For your own peace of mind, you may want to test your vision, reaction time, judgment, cognitive abilities (thinking and problem-solving), and functional abilities. You can also drive with another person in the car, like a friend or family member, until you feel confident enough to drive alone. 

Here are the specific steps you should follow before driving:

  1. Complete physical and occupational therapy programs.
  2. Get a clinical evaluation and medical clearance to drive from a doctor. It can be hard to wait, but you need the time to rest and rehabilitate. Your doctor may also be able to prescribe special driving equipment.
  3. If needed, look into a certified driver rehabilitation program and testing center. These can be helpful resources for the remaining steps.
  4. Find out what your state’s laws are regarding driver safety after a stroke. Contact your State Department of Motor Vehicles and ask for the Office of Driver Safety. 
  5. Make any necessary modifications to your vehicle and get an inspection.
  6. Complete any therapies and driver’s training programs required.
  7. Drive with a friend or family member in familiar places until you feel comfortable.

What vehicle modifications can help people who have had a stroke drive?

Cognitive and sensory limitations are hard to replicate with technology. If your movement is affected, there are several pieces of equipment that may be helpful. These aren’t perfect replacements for strength, range of motion or fine motor skills. But they can make up for a bit of limited movement. One-handed spinner wheels and left-foot accelerators can help if one side of your body is functioning well enough to drive. You can also install a swivel seat to make getting in and out of the car easier.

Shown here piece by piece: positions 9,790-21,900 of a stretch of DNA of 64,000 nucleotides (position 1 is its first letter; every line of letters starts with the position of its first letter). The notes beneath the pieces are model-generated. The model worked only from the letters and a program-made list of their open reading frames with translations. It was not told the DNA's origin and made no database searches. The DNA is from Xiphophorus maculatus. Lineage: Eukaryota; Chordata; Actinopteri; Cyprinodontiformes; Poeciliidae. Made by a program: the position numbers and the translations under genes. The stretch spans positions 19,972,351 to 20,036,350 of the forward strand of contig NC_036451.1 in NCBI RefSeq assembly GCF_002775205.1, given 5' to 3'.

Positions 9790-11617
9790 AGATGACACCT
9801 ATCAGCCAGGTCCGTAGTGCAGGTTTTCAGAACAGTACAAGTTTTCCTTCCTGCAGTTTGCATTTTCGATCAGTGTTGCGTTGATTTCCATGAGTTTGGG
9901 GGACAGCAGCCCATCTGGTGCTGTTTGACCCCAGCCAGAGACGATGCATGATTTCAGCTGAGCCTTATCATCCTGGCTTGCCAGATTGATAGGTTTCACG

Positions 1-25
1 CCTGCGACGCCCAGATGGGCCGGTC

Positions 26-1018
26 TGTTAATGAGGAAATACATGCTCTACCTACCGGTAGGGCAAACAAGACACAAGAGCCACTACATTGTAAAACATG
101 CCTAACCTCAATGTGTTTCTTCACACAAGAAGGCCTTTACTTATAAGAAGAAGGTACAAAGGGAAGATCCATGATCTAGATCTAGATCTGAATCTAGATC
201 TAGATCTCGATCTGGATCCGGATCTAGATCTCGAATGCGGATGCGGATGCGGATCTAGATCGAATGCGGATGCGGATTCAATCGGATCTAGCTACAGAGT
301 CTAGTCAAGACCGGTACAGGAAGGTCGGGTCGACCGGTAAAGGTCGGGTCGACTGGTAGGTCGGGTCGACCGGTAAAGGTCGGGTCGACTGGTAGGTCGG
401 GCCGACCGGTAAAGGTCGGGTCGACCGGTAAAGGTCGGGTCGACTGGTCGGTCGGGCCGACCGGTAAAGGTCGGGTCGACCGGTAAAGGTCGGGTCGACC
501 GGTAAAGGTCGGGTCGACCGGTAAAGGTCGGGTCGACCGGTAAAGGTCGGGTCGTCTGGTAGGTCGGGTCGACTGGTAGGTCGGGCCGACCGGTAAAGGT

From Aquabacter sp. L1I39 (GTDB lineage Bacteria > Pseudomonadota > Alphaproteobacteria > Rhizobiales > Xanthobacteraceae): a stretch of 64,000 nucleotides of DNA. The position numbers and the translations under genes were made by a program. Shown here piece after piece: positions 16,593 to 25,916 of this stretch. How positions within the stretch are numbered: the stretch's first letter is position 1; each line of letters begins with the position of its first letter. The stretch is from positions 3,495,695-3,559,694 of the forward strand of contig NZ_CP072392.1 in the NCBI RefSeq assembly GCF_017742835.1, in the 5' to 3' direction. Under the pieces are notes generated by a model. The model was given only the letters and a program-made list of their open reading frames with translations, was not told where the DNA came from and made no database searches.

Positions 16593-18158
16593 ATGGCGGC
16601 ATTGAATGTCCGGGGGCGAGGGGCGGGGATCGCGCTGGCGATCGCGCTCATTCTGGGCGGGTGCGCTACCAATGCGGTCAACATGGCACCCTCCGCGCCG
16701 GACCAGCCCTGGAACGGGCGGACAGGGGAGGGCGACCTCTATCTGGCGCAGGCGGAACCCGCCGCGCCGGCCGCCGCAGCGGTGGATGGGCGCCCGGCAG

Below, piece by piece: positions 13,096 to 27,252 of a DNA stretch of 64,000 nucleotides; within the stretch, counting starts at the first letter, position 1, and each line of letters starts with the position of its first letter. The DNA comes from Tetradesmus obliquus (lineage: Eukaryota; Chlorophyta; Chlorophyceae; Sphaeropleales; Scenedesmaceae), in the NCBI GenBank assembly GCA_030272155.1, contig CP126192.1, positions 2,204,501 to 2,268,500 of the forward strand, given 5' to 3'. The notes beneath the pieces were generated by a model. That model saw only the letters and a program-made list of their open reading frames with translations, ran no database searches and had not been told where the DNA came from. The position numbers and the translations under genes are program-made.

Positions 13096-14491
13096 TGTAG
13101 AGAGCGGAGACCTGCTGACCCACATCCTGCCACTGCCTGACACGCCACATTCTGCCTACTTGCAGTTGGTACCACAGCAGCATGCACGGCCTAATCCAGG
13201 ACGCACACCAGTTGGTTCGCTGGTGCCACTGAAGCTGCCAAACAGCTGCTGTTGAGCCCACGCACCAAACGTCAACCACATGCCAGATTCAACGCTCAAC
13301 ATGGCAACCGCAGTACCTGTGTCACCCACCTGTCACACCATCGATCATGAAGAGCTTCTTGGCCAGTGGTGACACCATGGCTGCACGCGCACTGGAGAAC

How can I get around if I can’t drive?

Most states have alternative transportation assistance for people with disabilities. Some communities have low- or no-cost cab services. Or you may be able to get a free public transit pass. (Ability KC is on the route for the Kansas City streetcar Main Street Extension, which should be finished by 2025.) Ask your friends and family for help getting around when they’re available. If your destination is close enough, you could consider walking. And finally, you can pay for a taxi or ridesharing service. If driving is potentially unsafe, make sure you consider all your other options. 

Ability KC’s driving evaluation and training program can help you drive again after a stroke

We’ve helped individuals who are recovering from a stroke, like Sharif, drive again. We’ve simplified the process of finding training programs and testing so you don’t have to do it all on your own. Ability KC’s driving evaluation and training program is credentialed by the Association for Driver Rehabilitation Specialists. Our trainers can help you adjust to driving and feel safe behind the wheel. 

Are you or a loved one recovering from a stroke? We’re here to talk about the process of getting back on the road. Contact our team today for more information or to schedule an initial evaluation.